Photo by Damola Akintunde.



Damola Akintunde is a Nigerian American photographer and visual storyteller based in Durham, North Carolina. Her practice explores the self by constantly asking; “Who are we without the background noise?” Through photography, she documents her narrative as a Black woman and lends her eye as a tool for others to align their self-perception with their physical presentation through portraiture of herself and others. Akintunde’s training in psychology and medical anthropology at UNC-Chapel Hill expanded her understanding of the human desire to be seen and influences her artistry to this day.

Her work has been featured in exhibitions across North Carolina, including The North Carolina Museum of Art and The Center for Visual Artists. She has also been published in The New York Times. As a proud member of The Beautiful Project, Black Women Photographers, and Diversify Photo, she prioritizes collaborating and connecting with other communities that uplift the experiences of marginalized artists.

Edölia Stroud

black and white headshot of man wearing a modern dot-patterned mock-neck shirt. Photo by Edölia Stroud.
Photo by Edölia Stroud.
Woman wearing red and looking at camera through sheer blue and green fabrics in front of a black background. Photo by Edölia Stroud.
Photo by Edölia Stroud.



Edölia Stroud is a creative director and photographer from Brooklyn, New York. Working in the mediums of both photography and collage, her work explores themes of female identity. Her narrative fine art work weaves images together telling emotional stories through portraiture, still life and documentary, while her fashion work exudes playfulness with a focus on color. Stroud has a bright and funny personality which translates through her vibrant imagery. Her work has appeared in The New York Times, Vogue, Teen Vogue, and Vogue Italia. She has also collaborated with other brands and publications such as Hanifa, Puma, Nylon and ELLE.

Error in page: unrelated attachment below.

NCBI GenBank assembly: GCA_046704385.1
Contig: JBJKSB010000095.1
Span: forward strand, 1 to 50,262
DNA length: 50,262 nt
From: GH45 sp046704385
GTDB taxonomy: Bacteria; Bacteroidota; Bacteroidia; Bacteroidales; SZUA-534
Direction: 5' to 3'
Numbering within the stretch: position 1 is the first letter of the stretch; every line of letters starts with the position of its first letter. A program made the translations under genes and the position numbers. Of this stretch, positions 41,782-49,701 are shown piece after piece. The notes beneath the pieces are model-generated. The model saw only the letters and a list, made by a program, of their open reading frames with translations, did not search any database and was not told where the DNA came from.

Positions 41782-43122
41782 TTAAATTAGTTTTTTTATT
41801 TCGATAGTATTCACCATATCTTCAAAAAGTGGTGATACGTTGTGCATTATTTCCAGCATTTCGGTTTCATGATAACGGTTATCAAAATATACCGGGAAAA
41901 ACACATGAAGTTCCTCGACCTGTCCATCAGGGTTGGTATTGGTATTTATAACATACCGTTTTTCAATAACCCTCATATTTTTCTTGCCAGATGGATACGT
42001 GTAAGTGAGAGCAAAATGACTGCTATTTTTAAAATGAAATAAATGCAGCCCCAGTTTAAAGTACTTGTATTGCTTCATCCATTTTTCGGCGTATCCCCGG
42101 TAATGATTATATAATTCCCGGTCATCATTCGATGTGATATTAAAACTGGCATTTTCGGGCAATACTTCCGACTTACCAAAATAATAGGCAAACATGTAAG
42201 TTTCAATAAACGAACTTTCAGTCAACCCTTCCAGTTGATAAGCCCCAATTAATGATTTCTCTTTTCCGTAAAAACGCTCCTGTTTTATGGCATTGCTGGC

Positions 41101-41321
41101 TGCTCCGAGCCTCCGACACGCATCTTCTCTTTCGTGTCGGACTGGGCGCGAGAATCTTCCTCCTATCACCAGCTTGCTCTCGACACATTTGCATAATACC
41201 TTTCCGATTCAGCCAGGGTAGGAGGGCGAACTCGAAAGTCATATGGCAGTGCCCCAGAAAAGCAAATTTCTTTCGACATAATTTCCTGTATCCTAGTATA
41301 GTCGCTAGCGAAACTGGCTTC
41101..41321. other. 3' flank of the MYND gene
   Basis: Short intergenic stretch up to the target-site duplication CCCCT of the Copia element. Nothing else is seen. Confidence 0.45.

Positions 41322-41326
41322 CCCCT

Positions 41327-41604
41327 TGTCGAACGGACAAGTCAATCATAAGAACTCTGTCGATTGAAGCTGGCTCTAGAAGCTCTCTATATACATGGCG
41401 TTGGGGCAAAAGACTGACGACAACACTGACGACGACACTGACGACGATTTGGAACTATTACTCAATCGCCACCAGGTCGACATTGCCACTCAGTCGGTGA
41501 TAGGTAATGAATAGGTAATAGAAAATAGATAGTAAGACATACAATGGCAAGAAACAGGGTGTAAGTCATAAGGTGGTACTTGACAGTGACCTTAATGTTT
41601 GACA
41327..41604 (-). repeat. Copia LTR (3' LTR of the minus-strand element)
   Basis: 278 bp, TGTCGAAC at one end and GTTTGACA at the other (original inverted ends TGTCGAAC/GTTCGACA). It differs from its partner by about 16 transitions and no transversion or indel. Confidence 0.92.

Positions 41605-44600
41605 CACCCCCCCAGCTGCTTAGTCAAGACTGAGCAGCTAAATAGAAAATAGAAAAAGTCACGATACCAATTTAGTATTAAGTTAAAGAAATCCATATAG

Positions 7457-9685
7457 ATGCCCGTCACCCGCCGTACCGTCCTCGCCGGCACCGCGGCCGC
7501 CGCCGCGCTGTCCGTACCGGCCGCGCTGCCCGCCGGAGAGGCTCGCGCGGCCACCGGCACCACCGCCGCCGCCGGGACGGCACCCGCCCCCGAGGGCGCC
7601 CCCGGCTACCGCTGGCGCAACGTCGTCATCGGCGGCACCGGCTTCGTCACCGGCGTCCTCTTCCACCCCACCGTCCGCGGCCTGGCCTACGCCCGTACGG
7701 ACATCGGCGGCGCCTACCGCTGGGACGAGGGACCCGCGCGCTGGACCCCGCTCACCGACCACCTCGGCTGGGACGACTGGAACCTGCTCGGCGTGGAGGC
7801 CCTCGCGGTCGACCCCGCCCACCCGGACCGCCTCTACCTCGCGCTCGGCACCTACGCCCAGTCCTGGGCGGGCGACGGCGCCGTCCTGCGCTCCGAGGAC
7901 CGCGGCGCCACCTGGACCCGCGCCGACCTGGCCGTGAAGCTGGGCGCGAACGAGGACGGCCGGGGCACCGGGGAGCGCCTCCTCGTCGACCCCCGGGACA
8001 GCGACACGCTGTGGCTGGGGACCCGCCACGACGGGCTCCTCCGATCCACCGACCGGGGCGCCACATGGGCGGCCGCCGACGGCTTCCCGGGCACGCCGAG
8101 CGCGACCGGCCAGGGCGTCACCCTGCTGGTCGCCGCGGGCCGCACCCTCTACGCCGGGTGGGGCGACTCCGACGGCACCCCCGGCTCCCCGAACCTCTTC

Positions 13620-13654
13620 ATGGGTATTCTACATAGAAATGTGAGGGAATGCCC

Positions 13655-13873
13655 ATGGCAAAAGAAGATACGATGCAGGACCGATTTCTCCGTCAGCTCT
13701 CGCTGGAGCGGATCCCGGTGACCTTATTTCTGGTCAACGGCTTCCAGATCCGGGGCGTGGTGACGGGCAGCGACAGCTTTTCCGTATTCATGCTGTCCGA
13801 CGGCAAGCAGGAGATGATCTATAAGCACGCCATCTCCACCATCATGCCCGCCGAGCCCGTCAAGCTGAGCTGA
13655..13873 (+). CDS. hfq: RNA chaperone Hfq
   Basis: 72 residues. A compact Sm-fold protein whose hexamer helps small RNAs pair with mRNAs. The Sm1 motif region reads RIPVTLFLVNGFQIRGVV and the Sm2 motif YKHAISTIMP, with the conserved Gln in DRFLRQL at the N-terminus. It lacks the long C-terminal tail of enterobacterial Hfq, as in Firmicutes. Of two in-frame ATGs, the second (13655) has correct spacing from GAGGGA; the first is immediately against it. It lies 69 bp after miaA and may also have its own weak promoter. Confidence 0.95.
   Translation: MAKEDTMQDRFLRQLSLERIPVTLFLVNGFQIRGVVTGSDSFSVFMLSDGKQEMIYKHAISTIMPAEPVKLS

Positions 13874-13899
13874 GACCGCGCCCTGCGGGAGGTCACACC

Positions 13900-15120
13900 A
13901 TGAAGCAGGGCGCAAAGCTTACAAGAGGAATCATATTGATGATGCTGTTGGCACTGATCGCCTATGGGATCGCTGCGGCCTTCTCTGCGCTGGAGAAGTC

J. Pamela Stills

Black woman wearing red top standing on a yellow and aqua playground structure, looking to the left side of the picture. Photo by J. Pamela Stills Photography
Photo by J. Pamela Stills Photography
Madison Mollck shows off her tennis style while attending the tennis camp during Billie Jean King Cup
Madison Mollck at the Billie Jean King Cup. Photo by J. Pamela Stills Photography



J. Pamela, a freelance photographer located in the Washington, DC metro (DMV) area, has been intentionally varied in her photography; creating a library of images held in a wide-ranging portfolio. Every day there is something or someone that calls to the camera–her camera is a tool to see the world she lives in. J. Pamela has photographed sporting events to include softball, baseball, basketball, soccer, tennis, and most recently rugby.  She has photographed corporate events, community events, and conferences, and provided portraits for 50+ high school graduating seniors.  She has also done portraiture for personal and business branding, at times creating images showcasing an active lifestyle or brand-conscious content.